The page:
The United Nations climate negotiations in Lima, Peru, ran over by two days this week due to the refusal of developing countries to accept the position of developed countries on what their contribution should be to cutting emissions and who is going to pay. But in the end, a deal, albeit one that appears weak, has been struck.
But the deal is not really weak in the most important sense. Yes, countries have until December of next year (2015) to put forth their national frameworks to combat climate change, adding yet another year to the already fraught state the world is in; yes, negotiators put off discussions on other issues that could significantly impact climate change; and yes, environmental groups are already clamoring that what was agreed to is basically too little, too late. Yet these talks have been going on for decades, and this is the closest the world has come to getting some kind of consensus in a long time. And it keeps the hope alive that the meeting in Paris in December of next year will result in a global agreement.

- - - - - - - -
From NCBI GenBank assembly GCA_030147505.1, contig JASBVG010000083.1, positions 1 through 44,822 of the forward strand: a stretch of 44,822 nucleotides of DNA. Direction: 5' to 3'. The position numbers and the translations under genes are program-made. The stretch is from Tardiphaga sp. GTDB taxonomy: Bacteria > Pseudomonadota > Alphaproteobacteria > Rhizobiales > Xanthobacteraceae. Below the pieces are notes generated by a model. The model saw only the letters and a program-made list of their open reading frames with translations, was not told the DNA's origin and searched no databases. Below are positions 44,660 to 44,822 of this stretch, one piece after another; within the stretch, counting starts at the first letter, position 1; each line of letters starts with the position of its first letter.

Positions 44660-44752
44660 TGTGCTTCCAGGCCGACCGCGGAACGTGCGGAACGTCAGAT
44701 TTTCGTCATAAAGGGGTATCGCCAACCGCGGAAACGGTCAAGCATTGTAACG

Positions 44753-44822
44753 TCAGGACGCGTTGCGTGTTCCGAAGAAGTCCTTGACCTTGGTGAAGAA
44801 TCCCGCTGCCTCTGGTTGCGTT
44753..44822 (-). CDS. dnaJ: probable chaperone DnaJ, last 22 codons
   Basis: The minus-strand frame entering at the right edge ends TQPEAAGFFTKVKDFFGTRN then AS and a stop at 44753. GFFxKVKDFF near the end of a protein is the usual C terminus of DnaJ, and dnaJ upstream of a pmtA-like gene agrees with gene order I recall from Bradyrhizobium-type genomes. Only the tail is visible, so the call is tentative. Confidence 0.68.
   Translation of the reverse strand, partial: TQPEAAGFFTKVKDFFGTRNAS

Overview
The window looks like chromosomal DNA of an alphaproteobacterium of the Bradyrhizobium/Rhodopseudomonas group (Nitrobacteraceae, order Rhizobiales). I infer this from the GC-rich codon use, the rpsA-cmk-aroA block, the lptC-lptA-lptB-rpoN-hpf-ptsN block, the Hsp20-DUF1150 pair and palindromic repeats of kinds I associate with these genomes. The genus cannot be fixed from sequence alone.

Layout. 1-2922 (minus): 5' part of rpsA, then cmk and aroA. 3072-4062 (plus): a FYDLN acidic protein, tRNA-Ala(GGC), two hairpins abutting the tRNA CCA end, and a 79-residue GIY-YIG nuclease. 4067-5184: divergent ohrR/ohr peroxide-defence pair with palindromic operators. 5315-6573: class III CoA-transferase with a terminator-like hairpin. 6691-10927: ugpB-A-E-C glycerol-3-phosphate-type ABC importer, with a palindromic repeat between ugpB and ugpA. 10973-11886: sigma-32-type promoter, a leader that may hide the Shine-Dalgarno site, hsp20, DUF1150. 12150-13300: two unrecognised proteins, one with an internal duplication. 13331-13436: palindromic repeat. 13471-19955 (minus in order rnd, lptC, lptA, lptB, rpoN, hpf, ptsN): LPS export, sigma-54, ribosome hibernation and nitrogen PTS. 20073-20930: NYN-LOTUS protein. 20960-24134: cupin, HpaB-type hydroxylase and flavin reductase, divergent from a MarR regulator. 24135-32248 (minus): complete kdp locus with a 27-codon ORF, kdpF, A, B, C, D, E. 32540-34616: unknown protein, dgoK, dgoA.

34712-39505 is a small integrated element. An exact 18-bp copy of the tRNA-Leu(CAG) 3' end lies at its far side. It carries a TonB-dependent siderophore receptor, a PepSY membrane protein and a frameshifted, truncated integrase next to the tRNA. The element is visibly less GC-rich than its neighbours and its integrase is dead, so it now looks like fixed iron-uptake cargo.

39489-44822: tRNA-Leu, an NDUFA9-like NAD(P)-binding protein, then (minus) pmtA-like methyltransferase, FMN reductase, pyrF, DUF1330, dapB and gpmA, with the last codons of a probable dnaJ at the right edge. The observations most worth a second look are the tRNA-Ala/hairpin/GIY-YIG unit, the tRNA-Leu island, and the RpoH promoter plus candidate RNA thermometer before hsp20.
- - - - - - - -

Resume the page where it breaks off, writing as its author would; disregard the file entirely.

This is important because it means that those countries that would try to duck and hide, avoid their responsibilities, will not be able to. Christian Downie, writing for The Drum in Australia in his article “The real achievement of the Peru climate talks”, says it most succinctly: “International negotiations alone won’t change the course, but if combined with domestic actions they just might. What countries like the US and China do domestically will have a much greater impact on future reductions in greenhouse gas emissions than any announcement in Lima … Every time countries reaffirm their desire to address the problem it tightens the hold on those who want to do nothing.”
Sometimes a little peer pressure can go a long way; and this time, it might just be good news for the planet.